Abstract 307: Influence of Dendritic Cells on Cholesterol Absorption and Excretion: Implication in Atherogenesis
Atherosclerosis represents the chronic pathophysiological process implicated in the majority of cardiovascular (CV) diseases and constitutes one of the leading causes of death in the world. The development of atherosclerotic lesions is characterized by an accumulation of extracellular and intracellular lipids in the arterial wall. These phenomena are associated with a strong local immuno-inflammatory response characterized by the recruitment of various populations of leucocytes including monocytes, macrophages and dendritic cells (DCs).
DCs are central to the regulation of immunity and the polarization of the immune response. We recently demonstrated that the longevity/depletion of DCs directly impacts plasma cholesterol levels, which is the main risk factor for atherosclerosis.
To gain insight into the cellular and molecular mechanisms underlying the inverse relationship between DC numbers and cholesterolemia, we have evaluated the impact of DCs on cholesterol homeostasis, using CD11c-hBcl2/apoE KO mice, in which specific DC-expression of the anti-apoptotic transgene hBcl2 increase their longevity and numbers. Firstly, we quantified DC populations in the liver and in the intestine, which are the main organs involved in cholesterol metabolism. Secondly, we measured the rates of dietary cholesterol absorption, tissue cholesterol content and sterol and bile salt excretion. Thirdly, we analysed the expression of genes associated with cholesterol metabolism in the liver and the intestine.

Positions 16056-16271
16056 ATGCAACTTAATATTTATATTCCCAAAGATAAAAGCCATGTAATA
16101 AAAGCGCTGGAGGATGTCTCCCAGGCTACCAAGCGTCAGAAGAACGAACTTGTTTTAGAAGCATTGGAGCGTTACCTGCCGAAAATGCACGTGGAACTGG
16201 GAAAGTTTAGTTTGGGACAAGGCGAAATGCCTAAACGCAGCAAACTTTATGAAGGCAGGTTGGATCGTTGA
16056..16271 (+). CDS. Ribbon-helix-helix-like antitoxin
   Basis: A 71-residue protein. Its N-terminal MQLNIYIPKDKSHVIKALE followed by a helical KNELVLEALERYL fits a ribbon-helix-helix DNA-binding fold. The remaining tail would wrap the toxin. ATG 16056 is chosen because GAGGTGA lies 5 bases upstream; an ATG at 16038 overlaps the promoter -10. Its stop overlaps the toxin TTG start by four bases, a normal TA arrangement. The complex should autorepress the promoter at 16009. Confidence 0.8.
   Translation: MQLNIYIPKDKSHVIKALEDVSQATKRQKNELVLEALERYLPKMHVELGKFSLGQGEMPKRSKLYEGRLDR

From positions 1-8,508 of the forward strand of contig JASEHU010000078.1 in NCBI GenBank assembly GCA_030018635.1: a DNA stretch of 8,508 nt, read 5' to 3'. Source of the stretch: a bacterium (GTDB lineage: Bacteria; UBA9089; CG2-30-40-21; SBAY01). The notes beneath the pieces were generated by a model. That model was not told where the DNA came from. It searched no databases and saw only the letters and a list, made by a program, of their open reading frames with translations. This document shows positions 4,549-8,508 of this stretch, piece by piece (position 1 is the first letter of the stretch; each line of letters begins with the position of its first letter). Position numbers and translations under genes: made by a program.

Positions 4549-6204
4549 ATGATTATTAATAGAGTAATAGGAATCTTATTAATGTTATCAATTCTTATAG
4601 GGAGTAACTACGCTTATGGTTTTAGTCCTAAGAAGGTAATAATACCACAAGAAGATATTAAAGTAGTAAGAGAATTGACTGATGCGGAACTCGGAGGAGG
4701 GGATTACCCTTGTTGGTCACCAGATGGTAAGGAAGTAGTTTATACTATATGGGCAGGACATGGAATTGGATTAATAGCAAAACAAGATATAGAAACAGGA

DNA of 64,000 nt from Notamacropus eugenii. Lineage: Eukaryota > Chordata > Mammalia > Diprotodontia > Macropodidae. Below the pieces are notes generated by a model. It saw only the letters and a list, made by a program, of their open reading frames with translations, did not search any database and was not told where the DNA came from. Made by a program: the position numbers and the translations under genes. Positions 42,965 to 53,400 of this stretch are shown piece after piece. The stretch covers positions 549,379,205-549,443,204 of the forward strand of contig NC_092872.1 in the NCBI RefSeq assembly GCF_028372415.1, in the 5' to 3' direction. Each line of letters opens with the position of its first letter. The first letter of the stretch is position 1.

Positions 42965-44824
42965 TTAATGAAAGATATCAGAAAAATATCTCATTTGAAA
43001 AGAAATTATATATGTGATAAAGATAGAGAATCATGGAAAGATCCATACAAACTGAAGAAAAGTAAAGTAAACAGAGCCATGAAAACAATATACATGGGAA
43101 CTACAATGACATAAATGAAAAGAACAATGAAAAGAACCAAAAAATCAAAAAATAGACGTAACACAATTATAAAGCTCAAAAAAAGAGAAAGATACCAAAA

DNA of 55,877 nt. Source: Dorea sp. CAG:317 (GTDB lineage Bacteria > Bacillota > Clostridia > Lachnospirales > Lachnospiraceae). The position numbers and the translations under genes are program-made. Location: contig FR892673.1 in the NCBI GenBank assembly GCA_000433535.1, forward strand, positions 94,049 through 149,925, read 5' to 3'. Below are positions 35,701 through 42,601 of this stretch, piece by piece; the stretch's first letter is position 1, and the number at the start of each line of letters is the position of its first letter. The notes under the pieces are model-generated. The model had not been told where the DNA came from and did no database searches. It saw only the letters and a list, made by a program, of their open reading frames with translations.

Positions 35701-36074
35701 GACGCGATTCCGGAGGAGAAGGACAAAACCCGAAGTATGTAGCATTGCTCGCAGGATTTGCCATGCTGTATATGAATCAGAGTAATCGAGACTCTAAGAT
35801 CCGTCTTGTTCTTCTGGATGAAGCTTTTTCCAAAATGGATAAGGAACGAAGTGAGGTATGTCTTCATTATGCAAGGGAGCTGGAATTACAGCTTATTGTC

We found an increase of DC numbers in the liver and in the intestine in the CD11c-hBcl2 apoE KO mice relative to control apoE KO mice. This increase of DC numbers was associated with reduced intestinal cholesterol absorption and fecal bile acid excretion, but also with greater fecal excretion of sterols. Finally, there were no differences in the cholesterol content of the intestine and the liver. Our results suggest that the decrease in plasma cholesterol level in CD11c-hBcl2 apoE KO mice relative to apoE KO mice could be due to both a decrease of intestinal cholesterol absorption and an increase in sterol excretion. The role of intestinal DCs in dietary cholesterol absorption and excretion is presently under investigation but the present study reveal that DCs are central to the atherosclerotic process, because they are implicated in cholesterol metabolism.
- © 2012 by American Heart Association, Inc.